- Careful with That Axe: "Violet" and the entire album of Pretty on the Inside are the go-to examples of this.
- Cover Version: Did a very twisted cover of "Gold Dust Woman" by Fleetwood Mac and covered "Credit in the Straight World" by Young Marble Giants. Hole also frequently covered songs during their live performances.
- Defeat Means Friendship: In the 2010s, after she relinquished her control of Kurt's legacy and share of Nirvana to daughter Frances Bean Cobain (something long planned in advance for when Cobain turned 18 in 2010) and gotten a handle on her drug addiction and personal issues, Love made up with Dave Grohl and Krist Novoselic, famously announcing their newfound truce and embracing them both on stage at Nirvana's Rock and Roll Hall of Fame induction in 2014. They've remained at peace ever since.
- Drone of Dread: Pretty frequently. "Pretty on the Inside/Clouds" comes to mind, but it happens a lot.
- Early-Bird Cameo: Before becoming famous with Hole, she made a cameo appearance in the video for "I Wanna Be Sedated", and was a temporary vocalist for Faith No More.
- Football Fight Song: Invoked in "Be a Man."
- Generation Xerox: Younger Courtney + Kurt's laid back personality + Perky Goth = Frances Bean Cobain.
- Girl Group: Her first group "Pagan Babies" with Kat Bjelland, Jennifer Finch and Janis Tanaka. It didn't last long.
- Hole in its original incarnation just wasn't this because of Eric Erlandson.
- Grief Song: "Reasons to be Beautiful" and "Malibu", about her husband's death.
- Harsh Vocals: Apparently Courtney was gargling whiskey while recording "Pretty on the Inside" for this effect. Her vocals later evolved into this more naturally over the years (bordering on Vocal Decay), especially on Nobody's Daughter.
- Hard-Drinking Party Girl: Was famously one during her youth.
- High Functioning Autism: Psychologists treating her as a child noted that she had signs of this.
- I Am the Band:
- In the 80's, she served as the frontwoman for Faith No More for a short period (sacked when her domineering personality was apparent even then). Her replacement turned out to be so bad that a magazine commented on the band's "internal warfare".
- Former guitarist and only other constant member Eric Erlandson criticised the resurrection of the "Hole" name, saying he "had a contract" with Love that neither of them would reunite Hole without the other's involvement. Love responded by declaring that Hole is "MY band", and continued with the reunion. Erlandson did not pursue any further legal action (a decision Auf Der Maur attributed to his considerably mellower personality).
- Identical Stranger: Her younger, non-surgically-altered self is a dead ringer for Katee Sackhoff.
- Image Song: "Letter to God".
- Indecipherable Lyrics: When Courtney isn't screaming or genuinely singing, she gets to this. Though on Pretty on the Inside, it's mostly the fault of the production.
- Lighter and Softer:
- Celebrity Skin was very much this, almost borderline on being pop music, reflective of the calm and stable state of Courtney's life in the late 1990s.
- Courtney Love as a person in general starting in the 2010s, as she's sobered up and gotten her personal issues and behavior under control.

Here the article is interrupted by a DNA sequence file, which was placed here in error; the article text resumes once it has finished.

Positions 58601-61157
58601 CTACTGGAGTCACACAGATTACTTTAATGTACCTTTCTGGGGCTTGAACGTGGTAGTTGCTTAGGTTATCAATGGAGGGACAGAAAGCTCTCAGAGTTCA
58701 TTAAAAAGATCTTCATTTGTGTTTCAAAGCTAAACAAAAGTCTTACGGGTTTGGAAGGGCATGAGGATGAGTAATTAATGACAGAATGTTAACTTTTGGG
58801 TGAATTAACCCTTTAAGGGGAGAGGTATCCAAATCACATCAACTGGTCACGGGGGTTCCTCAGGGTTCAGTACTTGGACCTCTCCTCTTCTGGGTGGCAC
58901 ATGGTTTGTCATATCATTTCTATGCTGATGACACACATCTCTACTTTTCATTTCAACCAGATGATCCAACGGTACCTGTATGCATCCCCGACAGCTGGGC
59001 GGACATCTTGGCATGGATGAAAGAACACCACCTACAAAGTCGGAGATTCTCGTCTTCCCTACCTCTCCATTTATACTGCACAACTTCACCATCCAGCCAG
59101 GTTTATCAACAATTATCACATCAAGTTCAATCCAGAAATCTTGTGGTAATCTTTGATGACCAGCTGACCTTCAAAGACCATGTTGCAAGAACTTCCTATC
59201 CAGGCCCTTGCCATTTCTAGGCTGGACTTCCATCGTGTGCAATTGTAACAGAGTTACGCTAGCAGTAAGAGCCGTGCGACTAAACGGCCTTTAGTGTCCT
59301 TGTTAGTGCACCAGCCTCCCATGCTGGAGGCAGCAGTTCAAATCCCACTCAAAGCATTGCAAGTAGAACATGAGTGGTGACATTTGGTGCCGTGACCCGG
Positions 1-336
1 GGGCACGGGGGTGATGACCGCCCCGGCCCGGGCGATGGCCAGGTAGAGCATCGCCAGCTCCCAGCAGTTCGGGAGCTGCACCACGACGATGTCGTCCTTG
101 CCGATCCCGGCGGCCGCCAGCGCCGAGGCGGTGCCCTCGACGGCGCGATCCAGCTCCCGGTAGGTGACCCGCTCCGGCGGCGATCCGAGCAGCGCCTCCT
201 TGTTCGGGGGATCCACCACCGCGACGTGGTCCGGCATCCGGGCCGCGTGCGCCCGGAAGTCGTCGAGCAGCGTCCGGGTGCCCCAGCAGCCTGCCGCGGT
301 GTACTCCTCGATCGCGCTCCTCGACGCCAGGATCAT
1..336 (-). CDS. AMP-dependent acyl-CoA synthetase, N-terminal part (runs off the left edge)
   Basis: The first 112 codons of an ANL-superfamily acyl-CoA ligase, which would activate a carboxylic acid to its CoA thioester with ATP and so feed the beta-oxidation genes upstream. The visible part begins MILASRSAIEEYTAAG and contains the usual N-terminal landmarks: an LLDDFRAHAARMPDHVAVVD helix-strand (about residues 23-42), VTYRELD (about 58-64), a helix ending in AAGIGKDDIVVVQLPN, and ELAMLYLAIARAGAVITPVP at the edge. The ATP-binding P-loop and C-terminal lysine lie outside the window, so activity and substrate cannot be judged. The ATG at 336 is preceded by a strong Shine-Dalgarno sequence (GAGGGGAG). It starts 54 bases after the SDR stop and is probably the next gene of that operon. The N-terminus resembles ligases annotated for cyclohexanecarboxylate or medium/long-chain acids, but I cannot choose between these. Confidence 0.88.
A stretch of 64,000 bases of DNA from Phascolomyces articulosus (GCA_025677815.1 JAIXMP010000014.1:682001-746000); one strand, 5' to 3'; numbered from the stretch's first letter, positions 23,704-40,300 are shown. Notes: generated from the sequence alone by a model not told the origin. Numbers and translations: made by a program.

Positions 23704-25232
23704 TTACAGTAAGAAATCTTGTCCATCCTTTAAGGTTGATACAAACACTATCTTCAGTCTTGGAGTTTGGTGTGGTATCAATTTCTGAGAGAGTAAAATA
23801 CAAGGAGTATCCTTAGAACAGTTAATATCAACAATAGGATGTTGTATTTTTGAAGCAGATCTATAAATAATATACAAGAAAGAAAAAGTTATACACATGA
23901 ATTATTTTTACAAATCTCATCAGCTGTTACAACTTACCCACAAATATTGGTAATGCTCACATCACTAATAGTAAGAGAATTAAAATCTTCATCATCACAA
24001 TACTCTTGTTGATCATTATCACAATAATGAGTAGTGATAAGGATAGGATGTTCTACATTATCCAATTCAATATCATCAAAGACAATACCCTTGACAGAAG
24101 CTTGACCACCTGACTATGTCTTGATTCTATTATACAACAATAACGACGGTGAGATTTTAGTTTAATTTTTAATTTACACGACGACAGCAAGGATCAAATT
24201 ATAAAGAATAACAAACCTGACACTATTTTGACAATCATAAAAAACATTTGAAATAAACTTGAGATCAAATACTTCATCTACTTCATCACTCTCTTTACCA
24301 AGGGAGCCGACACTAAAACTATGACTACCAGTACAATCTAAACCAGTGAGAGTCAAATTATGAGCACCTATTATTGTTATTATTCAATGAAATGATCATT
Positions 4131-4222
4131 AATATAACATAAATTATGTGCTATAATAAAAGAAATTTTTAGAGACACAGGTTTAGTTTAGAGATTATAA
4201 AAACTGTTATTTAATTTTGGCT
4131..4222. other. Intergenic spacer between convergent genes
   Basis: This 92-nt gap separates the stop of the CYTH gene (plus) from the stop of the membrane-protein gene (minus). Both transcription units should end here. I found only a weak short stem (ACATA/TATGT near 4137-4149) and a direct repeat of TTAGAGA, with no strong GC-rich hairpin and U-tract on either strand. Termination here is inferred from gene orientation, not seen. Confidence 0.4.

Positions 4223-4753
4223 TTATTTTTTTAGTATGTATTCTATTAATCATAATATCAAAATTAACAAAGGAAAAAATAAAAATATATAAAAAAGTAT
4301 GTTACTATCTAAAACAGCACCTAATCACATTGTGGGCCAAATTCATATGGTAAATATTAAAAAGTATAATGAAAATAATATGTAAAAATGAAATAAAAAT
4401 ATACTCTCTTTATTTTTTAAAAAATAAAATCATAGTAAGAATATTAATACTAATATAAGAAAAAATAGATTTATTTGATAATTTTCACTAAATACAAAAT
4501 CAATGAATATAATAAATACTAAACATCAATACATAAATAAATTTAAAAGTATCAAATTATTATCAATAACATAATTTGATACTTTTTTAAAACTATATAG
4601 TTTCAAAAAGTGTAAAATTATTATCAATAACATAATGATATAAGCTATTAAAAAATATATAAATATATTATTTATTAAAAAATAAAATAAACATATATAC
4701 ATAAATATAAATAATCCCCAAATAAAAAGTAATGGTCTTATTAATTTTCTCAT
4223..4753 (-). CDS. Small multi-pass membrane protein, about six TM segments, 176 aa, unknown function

- Live Album: Grease Your Hips
- Male Band, Female Singer: Mostly seen with Hole where she was the vocalist, as well her solo career having backup groups made with male only.
- Misogyny Song: Things like "Baby Doll" and "Samantha" feel like this. Courtney has said the second one is about herself though.
- New Sound Album / Genre Shift: Celebrity Skin is much more pop than the Grunge Live Through This and the Noise Rock Pretty on the Inside.
- The One Guy: Throughout the original incarnation of Hole, Eric Erlandson was the only male member.
- Only Sane Man: Erlandson on the Live Through This line up of Hole, purely by default of being the only one who wasn't on heroin at the time.
- Precision F-Strike: "I Think That I Would Die" is a a pretty slow and melancholy song, however it just makes the vitriol when she screams all the more powerful.
- Record Producer: Rather influential for the album's overall sounds — Kim Gordon and Don Fleming's work on Pretty on the Inside is more Noise Rock-oriented and harsh, Sean Slade and Paul Kolderie gave Live Through This a more straightforward Grunge sound, and Michael Beinhorn contributed to Celebrity Skin's more pop leanings.
- Beinhorn also counts as an Acrimony Producer: in a retrospective documentary on Celebrity Skin, Love called Beinhorn a "Nazi" and Schemel accused him of forcing her out of the band in favour of working with a session drummer.
- Revolving Door Band: The only constant members of Hole were Love and guitarist Eric Erlandson — they cycled through drummers and bassists at a pretty fast rate (with the odd Author Existence Failure, such as Kirsten Pfaff's heroin overdose). The recent reformation with an entirely-new lineup hasn't helped.
- Rock Star Song: The original version of "Awful," which was several pages long, included things like this.
- In her solo album America's Sweetheart, "Mono" feels like this.
- Slut-Shaming: A major theme in "Teenage Whore" and to a lesser extent, "Dicknail".
- The Smurfette Principle:
- Inverted with the original incarnation of Hole, where Eric Erlaldson was the only male member out of a grand total of 10.
- Played straight with the 2009-2012 incarnation where everyone but Courtney was a guy (though less blatant by the fact that apart from the drummer, the lineup was stable the whole time)
- The Tyson Zone: Trope Codifier. The writer who coined the term in the late 1990s listed her as one of the celebrities who could be considered in "The Tyson Zone".
- To the Tune of...: Pretty on the Inside's "Starbelly" borrows its riff from Neil Young's "Cinnamon Girl".
- Vitriolic Best Buds: With Kat Bjelland throughout the 80s and early 90s.
- "I told you from the start just how this would end..."